Novak Djokovic to unveil new serving motion at Australian Open

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It is not the first time Novak Djokovic, a six-time Australian Open champion, has changed his serving technique. (AP)

Novak Djokovic has changed his serving technique following his elbow injury, and says he's excited about unveiling the new motion at the Australian Open. 

The 30-year-old Serb is moving his racquet arm almost straight up following his ball toss, rather than swinging down and then up again. 

Speaking to press before the tournament, Djokovic said that one of the benefits of his long layoff was getting to work on his game, and the adjustment would allow him to avoid wear and tear on the elbow. 

"At the same time, I had plenty of time to spend with my family, and also take a different look on my game, you know, my body," he said. "It was obviously the part of my game that I had to address because of the elbow issues.

"It's not entirely different, but at the beginning even those small tweaks and changes have made a lot of difference mentally. I needed time to kind of get used to that change, understand whether that's good or not good for me."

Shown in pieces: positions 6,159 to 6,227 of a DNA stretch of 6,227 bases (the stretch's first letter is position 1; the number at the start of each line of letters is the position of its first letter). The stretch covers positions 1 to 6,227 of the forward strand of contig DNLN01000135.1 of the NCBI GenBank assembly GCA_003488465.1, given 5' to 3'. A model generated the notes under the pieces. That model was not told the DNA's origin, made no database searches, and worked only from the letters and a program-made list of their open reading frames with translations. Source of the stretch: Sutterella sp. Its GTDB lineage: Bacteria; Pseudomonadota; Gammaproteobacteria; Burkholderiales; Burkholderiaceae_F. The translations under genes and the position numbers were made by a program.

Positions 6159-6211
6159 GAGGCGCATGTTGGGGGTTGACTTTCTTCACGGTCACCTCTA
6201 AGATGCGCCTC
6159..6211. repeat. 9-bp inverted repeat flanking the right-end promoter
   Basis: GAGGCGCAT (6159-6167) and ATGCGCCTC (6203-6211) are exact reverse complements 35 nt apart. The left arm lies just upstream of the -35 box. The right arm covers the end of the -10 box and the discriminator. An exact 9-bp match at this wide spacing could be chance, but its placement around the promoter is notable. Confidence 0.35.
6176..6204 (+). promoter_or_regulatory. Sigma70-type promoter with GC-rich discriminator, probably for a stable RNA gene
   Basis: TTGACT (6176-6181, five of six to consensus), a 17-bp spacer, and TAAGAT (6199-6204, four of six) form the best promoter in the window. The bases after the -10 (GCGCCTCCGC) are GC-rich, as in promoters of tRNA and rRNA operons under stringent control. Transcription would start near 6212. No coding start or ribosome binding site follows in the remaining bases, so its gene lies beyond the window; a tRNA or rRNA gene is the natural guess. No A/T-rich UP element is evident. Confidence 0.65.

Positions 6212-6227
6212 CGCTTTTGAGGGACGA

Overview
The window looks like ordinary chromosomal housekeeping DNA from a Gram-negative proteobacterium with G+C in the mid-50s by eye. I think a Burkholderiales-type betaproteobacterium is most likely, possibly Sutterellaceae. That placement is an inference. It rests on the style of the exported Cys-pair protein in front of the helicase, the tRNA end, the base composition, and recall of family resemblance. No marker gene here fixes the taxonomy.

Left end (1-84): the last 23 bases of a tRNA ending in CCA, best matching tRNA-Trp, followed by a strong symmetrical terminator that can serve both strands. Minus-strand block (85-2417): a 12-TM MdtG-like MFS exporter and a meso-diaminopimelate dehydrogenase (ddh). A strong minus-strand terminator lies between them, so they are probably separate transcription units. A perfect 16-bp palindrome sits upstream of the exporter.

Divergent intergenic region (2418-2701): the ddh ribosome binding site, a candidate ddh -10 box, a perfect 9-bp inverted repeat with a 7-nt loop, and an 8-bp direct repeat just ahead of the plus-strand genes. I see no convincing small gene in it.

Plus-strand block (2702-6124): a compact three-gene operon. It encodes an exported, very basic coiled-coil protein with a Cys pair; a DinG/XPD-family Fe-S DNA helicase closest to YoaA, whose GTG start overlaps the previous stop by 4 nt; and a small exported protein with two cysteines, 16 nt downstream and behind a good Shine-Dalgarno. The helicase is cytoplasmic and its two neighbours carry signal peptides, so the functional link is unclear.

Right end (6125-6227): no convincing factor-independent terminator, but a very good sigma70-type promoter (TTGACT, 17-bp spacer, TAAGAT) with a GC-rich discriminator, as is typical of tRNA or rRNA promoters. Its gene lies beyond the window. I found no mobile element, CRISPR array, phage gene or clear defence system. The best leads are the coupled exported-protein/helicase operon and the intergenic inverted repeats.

It is not the first time Djokovic has changed his serving technique, having also adjusted it in 2010 and then experienced problems that prompted him to go back to something resembling his old swing.

The more compact motion could help, suggested Djokovic, having found his new delivery effective in an exhibition with Dominic Thiem at Kooyong a few days ago.

"So far it's been working really well. I had only Kooyong match where I could really try it," he said. "I had a lot of practice sets. I'm happy with the new motion.

"Some corrections, I guess, some improvements to the technique, which I think are allowing me to be more efficient with the serve, but also allowing me to release the load from the elbow, which is, you know, obviously something that I have to do because I have that injury."

Nevertheless, Djokovic would not describe the elbow as "100 percent" as he gets set to play his first competitive match for more than six months. Having withdrawn from both the Abu Dhabi exhibition and the ATP event in Doha, he did not know whether he would play the Australian Open until about a week ago.

"But right now it's at the level where I can compete, and every day is getting better. You know, I'm hoping that it can be 100 percent at the start of the tournament," said Djokovic. "I've done really everything in my power, with a team of people around me, to enable me to be right here in front of you guys, and to compete in Australian Open."

Both of Djokovic's coaches—Andre Agassi and new addition Radek Stepanek—are also with him at the event. Djokovic is a six-time champion at the Australian Open.

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